Columbia Center for Children's Environmental Health
The Columbia Center for Children's Environmental Health conducts scientific research to investigate the health effects in children of prenatal and early postnatal exposure to a range of common environmental pollutants. The purpose of the research is to improve child respiratory health and cognitive development, and reduce the risk of childhood cancer by identifying environmental toxicants, genetic susceptibility factors, and conditions related to poverty that increase disease risk. Founded in 1998, the Center conducts research in New York City, Poland, China, and Mexico.
Babies developing in the womb and children in their first years of life are more sensitive to pollutants than adults. Children living in lower-income neighborhoods in particular are disproportionately exposed to air pollutants from vehicle exhausts, commercial fuel burning, tobacco smoke, residential pesticides, cockroach and mouse allergens, and mold.
For the last six years, the Center's largest study has focused on a sample of more than 700 low-income children of color living in the New York City neighborhoods of Washington Heights, Harlem, and the South Bronx, where asthma rates are highest in the nation, and rates of low birth weight are higher than in the rest of New York City.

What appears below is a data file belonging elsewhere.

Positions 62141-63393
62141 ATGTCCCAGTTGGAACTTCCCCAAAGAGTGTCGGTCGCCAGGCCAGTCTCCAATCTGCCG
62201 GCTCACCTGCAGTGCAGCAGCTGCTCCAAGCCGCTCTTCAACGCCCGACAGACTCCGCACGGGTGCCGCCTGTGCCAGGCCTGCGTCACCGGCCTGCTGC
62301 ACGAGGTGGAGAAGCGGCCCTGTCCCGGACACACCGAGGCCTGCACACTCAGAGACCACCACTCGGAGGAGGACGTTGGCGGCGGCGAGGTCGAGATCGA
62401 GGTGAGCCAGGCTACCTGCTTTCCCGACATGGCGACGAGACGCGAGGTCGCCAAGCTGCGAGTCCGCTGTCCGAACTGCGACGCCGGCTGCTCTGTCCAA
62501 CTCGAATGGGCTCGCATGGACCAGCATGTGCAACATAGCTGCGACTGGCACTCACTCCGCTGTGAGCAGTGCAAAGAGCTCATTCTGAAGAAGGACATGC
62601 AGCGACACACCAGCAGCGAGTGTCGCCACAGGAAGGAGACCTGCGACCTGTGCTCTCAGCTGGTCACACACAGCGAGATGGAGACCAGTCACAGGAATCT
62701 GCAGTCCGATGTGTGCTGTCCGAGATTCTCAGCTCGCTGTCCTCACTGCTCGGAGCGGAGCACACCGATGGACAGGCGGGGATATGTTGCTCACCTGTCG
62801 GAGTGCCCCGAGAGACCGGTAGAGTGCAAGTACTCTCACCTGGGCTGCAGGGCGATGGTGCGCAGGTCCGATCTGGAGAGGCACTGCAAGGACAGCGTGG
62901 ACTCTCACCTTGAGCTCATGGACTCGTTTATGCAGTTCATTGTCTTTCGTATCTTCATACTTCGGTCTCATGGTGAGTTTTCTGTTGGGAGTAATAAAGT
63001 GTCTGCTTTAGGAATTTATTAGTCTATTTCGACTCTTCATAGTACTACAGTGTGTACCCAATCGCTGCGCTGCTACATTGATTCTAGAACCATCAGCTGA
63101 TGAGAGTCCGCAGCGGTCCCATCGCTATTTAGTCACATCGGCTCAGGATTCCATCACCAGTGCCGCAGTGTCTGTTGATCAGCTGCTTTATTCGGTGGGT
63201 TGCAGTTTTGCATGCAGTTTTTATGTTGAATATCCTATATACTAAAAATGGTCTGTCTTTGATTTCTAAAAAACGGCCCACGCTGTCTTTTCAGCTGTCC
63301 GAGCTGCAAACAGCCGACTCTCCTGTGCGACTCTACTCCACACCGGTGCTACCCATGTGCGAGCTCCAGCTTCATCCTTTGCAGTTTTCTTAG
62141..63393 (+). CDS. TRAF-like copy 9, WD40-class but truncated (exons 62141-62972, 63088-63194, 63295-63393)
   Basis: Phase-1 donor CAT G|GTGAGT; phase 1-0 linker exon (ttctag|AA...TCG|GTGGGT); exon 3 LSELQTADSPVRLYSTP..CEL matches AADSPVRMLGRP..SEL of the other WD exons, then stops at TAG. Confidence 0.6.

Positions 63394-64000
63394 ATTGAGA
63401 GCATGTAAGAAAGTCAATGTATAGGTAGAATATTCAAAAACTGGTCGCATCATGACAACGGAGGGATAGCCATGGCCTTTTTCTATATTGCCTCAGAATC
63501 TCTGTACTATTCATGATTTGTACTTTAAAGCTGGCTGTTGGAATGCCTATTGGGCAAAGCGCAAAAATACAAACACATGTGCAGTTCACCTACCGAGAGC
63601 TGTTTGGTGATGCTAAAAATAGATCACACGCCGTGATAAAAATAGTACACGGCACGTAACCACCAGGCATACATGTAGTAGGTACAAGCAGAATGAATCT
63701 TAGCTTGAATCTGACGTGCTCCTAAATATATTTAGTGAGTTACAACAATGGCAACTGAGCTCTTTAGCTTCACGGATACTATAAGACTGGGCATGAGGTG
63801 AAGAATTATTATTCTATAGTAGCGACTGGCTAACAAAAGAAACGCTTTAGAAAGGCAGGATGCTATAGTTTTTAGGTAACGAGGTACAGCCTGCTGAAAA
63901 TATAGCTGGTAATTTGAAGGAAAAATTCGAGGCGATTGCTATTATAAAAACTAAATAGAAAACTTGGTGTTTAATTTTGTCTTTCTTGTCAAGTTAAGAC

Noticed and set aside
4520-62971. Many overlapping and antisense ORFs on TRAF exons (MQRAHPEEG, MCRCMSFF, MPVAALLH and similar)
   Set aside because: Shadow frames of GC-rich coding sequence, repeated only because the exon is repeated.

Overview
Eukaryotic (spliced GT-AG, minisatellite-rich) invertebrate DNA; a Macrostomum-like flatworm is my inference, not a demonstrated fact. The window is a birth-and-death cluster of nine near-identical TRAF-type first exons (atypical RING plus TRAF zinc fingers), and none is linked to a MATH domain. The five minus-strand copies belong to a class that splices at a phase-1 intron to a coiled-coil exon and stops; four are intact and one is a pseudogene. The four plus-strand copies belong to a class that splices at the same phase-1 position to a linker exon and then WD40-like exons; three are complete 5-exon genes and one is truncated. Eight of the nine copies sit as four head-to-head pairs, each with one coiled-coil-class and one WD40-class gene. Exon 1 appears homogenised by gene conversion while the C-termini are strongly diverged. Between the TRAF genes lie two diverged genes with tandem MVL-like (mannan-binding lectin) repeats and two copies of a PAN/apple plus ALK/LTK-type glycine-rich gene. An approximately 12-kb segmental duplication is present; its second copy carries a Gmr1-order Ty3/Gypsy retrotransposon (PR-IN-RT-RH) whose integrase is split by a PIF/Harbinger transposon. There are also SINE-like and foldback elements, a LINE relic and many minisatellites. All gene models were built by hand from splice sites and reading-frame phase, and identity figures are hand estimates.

The Center's research has demonstrated significant associations between prenatal exposures to pollutants from sources described above and decreased fetal growth, impaired neurocognitive development, and worse respiratory health in young children. Biomarkers associated with cancer risk have also been detected.
The National Institute of Environmental Health Sciences and the United States Environmental Protection Agency recently re-funded CCCEH to continue this study for the next five years. Follow-up of children through age 8 will enable long-term health effects to be studied, revealing more fully how these early environmental exposures affect children's risk of asthma and developmental disorders.
CCCEH communicates its research findings to local community residents as well as to the broader public. From its inception, the Center has worked in close partnership with a community advisory board of direct health service and environmental advocacy organizations in Northern Manhattan and the South Bronx, including West Harlem Environmental Action (WE ACT), to help shape the design of its scientific research and produce a community education campaign on preventive measures that individuals can implement at home to reduce toxic exposures and make their families' environments safer.
Community efforts are also underway to apply the Center's scientific findings to public policies related to emissions and environmental quality standards, product regulation, housing, and land use. CCCEH makes its research results accessible to community groups and policymakers working to improve the environmental status of neighborhoods exposed to a disproportionate share of pollutants.